This article reconsiders the definition of jazz as a case study in relation to how a musical genre is constituted through narratives of culture and identity in musical culture. Rethinking the definition of jazz as a way of characterisation through a social constructionist approach, this article will provide a discussion of the academic literature of jazz and how jazz has been characterised throughout history in an American context. The discussion presented is divided into three sections. First, a short outline of the term ‘jazz’ and its origin. Second, providing a historiography of how literature has defined jazz through time with a thematization on different aspects of the nature of jazz and genre. Here jazz culture is discussed in relation to American cultural heritage, setting the focus on the relationship between multiple discourses of jazz through history. Finally, this article discusses the concept of jazz from a social constructionist perspective and examines how constructions of a genre formation of jazz are characterised by ideas about the social. It is argued that ‘characterisations of jazz’ are central to such genre-definitions and are as tightly bound to social context as they are to attributes of music.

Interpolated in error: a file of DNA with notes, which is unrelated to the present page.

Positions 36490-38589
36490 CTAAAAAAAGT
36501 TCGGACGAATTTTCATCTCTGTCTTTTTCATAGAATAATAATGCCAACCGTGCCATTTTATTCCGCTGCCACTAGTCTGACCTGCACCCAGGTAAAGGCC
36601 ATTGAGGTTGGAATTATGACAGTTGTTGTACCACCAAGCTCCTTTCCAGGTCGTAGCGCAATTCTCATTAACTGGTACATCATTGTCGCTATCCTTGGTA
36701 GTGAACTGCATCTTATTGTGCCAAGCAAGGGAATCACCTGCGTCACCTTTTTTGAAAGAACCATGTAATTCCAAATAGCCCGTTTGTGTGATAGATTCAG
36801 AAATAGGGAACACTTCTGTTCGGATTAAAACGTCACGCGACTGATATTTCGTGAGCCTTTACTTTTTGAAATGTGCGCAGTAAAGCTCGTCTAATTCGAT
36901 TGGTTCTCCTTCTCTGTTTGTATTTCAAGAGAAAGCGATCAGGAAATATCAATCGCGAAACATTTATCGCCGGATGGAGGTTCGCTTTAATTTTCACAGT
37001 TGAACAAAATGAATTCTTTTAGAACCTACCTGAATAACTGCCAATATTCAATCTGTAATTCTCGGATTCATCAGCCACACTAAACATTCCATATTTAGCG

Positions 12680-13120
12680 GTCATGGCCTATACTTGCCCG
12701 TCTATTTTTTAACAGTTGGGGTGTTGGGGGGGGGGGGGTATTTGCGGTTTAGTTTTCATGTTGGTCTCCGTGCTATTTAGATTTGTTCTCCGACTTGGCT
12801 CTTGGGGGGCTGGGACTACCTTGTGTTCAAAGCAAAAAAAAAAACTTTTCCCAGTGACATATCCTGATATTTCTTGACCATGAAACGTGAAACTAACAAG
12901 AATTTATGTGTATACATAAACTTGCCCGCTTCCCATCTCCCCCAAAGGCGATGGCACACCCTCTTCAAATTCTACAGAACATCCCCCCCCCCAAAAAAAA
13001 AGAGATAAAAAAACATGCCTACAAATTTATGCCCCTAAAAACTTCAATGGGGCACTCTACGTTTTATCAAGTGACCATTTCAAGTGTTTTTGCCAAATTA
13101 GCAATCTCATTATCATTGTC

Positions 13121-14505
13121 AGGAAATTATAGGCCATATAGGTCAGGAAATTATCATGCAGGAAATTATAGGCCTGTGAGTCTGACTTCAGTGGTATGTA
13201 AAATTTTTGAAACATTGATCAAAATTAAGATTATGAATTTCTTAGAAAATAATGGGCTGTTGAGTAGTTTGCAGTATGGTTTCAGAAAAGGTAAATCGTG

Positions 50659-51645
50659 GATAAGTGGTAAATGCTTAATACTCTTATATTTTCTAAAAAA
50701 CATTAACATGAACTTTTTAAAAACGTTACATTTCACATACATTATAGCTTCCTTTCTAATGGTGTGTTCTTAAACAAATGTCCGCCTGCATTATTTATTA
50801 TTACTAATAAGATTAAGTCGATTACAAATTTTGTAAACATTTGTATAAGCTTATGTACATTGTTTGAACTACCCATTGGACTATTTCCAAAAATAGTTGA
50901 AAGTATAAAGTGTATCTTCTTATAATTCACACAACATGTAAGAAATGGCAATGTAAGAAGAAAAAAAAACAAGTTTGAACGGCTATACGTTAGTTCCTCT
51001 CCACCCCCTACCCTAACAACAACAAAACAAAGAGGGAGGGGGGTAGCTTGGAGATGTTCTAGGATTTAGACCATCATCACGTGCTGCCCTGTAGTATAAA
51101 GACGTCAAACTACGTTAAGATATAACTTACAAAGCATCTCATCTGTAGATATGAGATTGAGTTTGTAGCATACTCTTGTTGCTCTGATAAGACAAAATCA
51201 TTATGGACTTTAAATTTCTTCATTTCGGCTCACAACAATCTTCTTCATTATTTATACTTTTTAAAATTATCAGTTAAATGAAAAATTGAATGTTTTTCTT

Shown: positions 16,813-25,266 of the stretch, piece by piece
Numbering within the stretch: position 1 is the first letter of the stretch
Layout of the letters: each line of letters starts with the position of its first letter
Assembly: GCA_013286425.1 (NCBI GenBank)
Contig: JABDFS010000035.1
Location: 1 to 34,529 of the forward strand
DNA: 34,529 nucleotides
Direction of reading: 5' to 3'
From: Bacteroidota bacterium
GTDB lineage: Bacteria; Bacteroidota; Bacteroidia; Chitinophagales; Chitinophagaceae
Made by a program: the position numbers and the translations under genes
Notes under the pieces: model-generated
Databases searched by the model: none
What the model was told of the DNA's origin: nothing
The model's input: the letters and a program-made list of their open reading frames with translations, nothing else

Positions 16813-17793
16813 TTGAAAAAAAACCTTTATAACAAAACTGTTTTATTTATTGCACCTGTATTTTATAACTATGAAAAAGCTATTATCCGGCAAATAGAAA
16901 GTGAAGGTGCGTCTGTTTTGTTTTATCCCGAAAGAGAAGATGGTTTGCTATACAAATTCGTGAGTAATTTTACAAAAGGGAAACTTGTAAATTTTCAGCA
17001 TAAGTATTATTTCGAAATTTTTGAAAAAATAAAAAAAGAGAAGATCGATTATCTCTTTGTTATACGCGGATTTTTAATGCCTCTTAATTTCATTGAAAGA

|Publication date||30 Apr 2017|
|Publication status||Published - 30 Apr 2017|